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Norman Foster suspends role on Saudi Arabian ‘mega-city’ project

Norman Foster HR crop use
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Norman Foster has temporarily stepped back from his role on the board overseeing the planning of a $500 billion mega-city in Saudi Arabia as questions mount over the death of journalist Jamal Khashoggi 

The international community is demanding answers over what happened to the Washington Post writer following his recent disappearance inside the Saudi Arabian consulate in Istanbul.

Saudi authorities initially said Khashoggi, a vocal critic of the country’s Crown Prince Mohammed bin Salman, had walked out of the building in Turkey but have since admitted he was murdered in a ‘rogue operation’.

Foster had been named as one of 18 ‘global experts’ on the global advisory board for NEOM, a proposed desert mega-city in Saudi Arabia, described as the world’s most ambitious project. 

The NEOM advisory board met for the first time in New York in August and its members include former Uber chief executive Travis Kalanick and Italian architect and MIT professor Carlo Ratti.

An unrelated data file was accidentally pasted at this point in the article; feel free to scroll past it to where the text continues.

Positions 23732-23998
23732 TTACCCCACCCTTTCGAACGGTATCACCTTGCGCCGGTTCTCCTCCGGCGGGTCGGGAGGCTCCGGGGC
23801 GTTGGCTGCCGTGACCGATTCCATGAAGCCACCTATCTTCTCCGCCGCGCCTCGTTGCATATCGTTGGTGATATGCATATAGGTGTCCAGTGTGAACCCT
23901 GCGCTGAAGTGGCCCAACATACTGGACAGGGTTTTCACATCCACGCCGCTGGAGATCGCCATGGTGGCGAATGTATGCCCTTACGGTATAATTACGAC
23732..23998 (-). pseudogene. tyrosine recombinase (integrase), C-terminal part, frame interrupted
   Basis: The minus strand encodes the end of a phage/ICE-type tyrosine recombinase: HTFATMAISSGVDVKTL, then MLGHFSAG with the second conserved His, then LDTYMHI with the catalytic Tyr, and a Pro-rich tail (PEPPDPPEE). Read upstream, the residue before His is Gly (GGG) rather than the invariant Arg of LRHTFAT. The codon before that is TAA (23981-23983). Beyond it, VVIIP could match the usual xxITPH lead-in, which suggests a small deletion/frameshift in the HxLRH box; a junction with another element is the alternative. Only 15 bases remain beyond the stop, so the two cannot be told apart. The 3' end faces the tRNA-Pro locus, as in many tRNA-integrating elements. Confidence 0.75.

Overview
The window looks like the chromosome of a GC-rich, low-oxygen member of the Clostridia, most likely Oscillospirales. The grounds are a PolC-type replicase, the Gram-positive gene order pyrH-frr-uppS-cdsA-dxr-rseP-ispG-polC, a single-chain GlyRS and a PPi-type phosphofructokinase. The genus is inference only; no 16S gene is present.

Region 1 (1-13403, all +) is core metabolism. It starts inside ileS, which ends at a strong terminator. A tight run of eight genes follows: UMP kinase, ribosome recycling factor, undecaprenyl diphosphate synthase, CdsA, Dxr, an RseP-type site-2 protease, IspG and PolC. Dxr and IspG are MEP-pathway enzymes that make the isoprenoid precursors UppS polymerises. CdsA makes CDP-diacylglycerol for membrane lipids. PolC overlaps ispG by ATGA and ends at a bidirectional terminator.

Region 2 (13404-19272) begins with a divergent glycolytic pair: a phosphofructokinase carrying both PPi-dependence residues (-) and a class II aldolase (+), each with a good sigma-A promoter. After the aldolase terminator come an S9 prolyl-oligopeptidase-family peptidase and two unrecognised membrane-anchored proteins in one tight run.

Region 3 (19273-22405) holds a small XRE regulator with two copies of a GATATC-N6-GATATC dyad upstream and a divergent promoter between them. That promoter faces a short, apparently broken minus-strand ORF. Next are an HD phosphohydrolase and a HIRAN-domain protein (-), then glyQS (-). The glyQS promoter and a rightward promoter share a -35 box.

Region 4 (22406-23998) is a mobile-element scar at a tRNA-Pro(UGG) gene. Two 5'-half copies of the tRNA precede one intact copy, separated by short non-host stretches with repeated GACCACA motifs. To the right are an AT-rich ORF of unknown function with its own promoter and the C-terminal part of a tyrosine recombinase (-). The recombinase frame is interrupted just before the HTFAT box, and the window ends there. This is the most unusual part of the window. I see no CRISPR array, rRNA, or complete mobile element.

But Foster has told the AJ he stepped away from the project last week. A statement from Foster + Partners reads: ’Earlier [last week] Lord Foster wrote to the head of the NEOM advisory board, stating that, while the situation remains unclear, he has suspended his activities in respect of the board.’

Meanwhile a spokesperson for Ratti said that the ’board [was] not currently working’, adding that ’both Carlo and our team are gravely concerned about the Khashoggi case’ and ’are waiting for the results of the US investigation to evaluate the best course of action’.

Other board members have also begun distancing themselves from NEOM, including Ernest Moniz, a former US secretary of energy under President Obama, who said last week that he was suspending his participation until the facts of Khashoggi’s disappearance became known.

A spokesperson for another member, Dan Doctoroff, chief executive of Google parent company Alphabet’s urban planning unit Sidewalk Labs, claimed in a statement that NEOM had been ‘incorrect’ to include Doctoroff on its list of advisory board members. 

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